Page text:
Career Key

Author: Career Key's President and CEO, Juliet Wehr Jones, GCDF, J.D.

Friday, May 9, 2008

Practical Career Advice for College Graduates

Graduation time is fast approaching and with it, the need for good, practical career advice. This time of year reminds me of my own jump into the wilderness of "real life." My 15th college reunion is taking place in a few weeks and oddly enough, in some ways I feel like the same person I was then. But I am different. I learned the following about career and financial aid choices:
  • Your first job out of college is unlikely to be the same type of work you do 15 years later. So don't fret too much about how unsatisfying it is - just do something about it when choosing your next job. If it's your dream job and you're happily still in the same field 15 years later, good for you. I know few people who are in the same job track now that they started out doing after college.
  • What you think is important in choosing a career now, will change. I used to think making good money, in order to pay off student loans and to have a nice standard of living, was a top concern. I later learned that paying off student loans more quickly, but being miserable at the same time, was not a good tradeoff. Try to objectively view your assumptions.
  • Graduate or professional school is not a good "fallback" position if you are unsure of what to do. Choosing the wrong education is a very expensive mistake to make. At least if you are going to "find yourself," do it cheaply - like staying in youth hostels. It becomes mind numbingly easy to sign loan forms. I should know, I attended private college and grad schools (and didn't regret either). But don't sign unless you are sure.
  • If you do go to grad school, don't use your financial aid to live the lifestyle you have always aspired to. In other words, don't use the maximum they will loan you unless you truly need it (and daily Starbucks lattes are not a necessity). Making education loans is a business, just like credit cards - the more money you use, the more the loan companies make. Just because you can use the maximum, doesn't mean you should.
  • Mentors you acquire along the way will have a deep and lasting impact on your career, even if you change fields - a likely possibility in this economy. A good job reference and mentor is the gift that keep on giving, even over 5 years later - a long time in today's careers. So write your thank you notes for time people spend having coffee with you, or for someone being a good boss - you will not regret it.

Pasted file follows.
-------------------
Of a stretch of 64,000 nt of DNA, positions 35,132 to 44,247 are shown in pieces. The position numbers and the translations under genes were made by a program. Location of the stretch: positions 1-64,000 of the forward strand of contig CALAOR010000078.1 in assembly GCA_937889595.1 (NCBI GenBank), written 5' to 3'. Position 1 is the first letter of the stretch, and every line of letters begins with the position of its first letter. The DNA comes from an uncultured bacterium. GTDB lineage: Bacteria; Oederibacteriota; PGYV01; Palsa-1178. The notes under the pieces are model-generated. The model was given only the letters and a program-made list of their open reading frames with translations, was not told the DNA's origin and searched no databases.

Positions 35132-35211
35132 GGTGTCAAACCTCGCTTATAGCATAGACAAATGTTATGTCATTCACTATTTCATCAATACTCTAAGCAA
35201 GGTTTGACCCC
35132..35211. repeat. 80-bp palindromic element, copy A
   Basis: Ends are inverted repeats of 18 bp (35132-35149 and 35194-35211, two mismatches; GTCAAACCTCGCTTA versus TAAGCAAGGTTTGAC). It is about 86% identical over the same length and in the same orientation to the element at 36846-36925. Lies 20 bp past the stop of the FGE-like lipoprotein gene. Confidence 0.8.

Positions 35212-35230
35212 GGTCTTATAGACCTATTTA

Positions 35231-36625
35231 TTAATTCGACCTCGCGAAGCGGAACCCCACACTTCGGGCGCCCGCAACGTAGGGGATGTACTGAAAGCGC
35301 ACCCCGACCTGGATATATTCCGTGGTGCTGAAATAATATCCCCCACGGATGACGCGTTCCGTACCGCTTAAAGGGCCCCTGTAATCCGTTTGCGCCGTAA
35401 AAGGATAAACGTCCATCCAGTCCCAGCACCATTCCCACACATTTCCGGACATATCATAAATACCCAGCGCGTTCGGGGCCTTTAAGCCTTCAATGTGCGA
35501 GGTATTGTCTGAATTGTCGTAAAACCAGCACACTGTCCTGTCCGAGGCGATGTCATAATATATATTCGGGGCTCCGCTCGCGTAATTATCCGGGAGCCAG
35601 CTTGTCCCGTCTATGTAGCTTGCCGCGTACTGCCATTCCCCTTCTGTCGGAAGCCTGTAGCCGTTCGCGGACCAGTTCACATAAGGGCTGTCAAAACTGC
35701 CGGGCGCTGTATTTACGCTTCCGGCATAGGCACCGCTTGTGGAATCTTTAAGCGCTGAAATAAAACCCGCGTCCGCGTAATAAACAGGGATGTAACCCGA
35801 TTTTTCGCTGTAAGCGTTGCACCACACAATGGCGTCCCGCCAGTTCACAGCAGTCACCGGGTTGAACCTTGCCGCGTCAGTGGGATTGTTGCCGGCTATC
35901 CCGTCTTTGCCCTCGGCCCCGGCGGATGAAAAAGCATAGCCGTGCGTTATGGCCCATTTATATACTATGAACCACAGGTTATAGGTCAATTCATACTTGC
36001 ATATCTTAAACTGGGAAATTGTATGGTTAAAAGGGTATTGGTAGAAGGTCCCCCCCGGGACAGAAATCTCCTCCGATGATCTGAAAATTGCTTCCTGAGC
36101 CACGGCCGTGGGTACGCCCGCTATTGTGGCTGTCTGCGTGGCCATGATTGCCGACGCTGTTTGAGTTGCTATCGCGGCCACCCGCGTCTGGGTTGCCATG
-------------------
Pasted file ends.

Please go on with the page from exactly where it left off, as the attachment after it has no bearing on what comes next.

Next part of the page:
• Don't get discouraged if your career and whole life picture isn't what you hoped right away. Choosing career paths over the years is a process, and an economic reality - you might as well enjoy the excitement of change. A close girlfriend of mine once said, "you can have a good man [or partner], a job you love, and be financially secure, but not all at the same time." Up until recently I found that to be true. Maybe the sun, moon and stars are in alignment from the beginning for a few lucky people, but for most of us it takes time to calibrate our lives.
Hopefully this doesn't sound too preachy, especially the caution about using money. But I'm not your parents - these come from my personal experience and listening to my friends and colleagues over the years. I'm not perfect and you won't be either, but at least I don't have any regrets about my career path and education choices.

4 comments:

LJ said...

This is probably some of the best advicde I've read in an employment blog: "I later learned that paying off student loans more quickly, but being miserable at the same time, was not a good tradeoff."

Far too often people forget that the real point of being an adult is to be happy and enjoy yourself. Kids get so caught up in paying off loans and chasing the big paycheck that they forget to be happy. Don't get me wrong, big paychecks can be great, but I've met plenty of people who earn meager salaries who are far happier than those earning the big bucks.

Marcia Robinson said...

I love your advice to college grads about first job. I often tell new grads that the significant jump is not often from senior year to first job, but from first job to second job.

By then they know enough about themselves and their goals to make some real choices.

BTW, I have been sharing your free career exploration tool with students for years.

I would love if you visited my college career blog and shared some insight on my postings at some point.

Marcie

Louisa said...

I work as a recruiter for a Boston based staffing agency, Hollister Staffing (www.hollistersatff.com) and have worked with quite a few college grads over the years. This is great advice!

Kokotree said...

Great to see someone laying out commonsense advice for recent grads. It is unfortunate that most of this type of information is not so readily given to new or prospective grads while attending college or university. Almost none of these topics are even part of the curriculum at most major schools.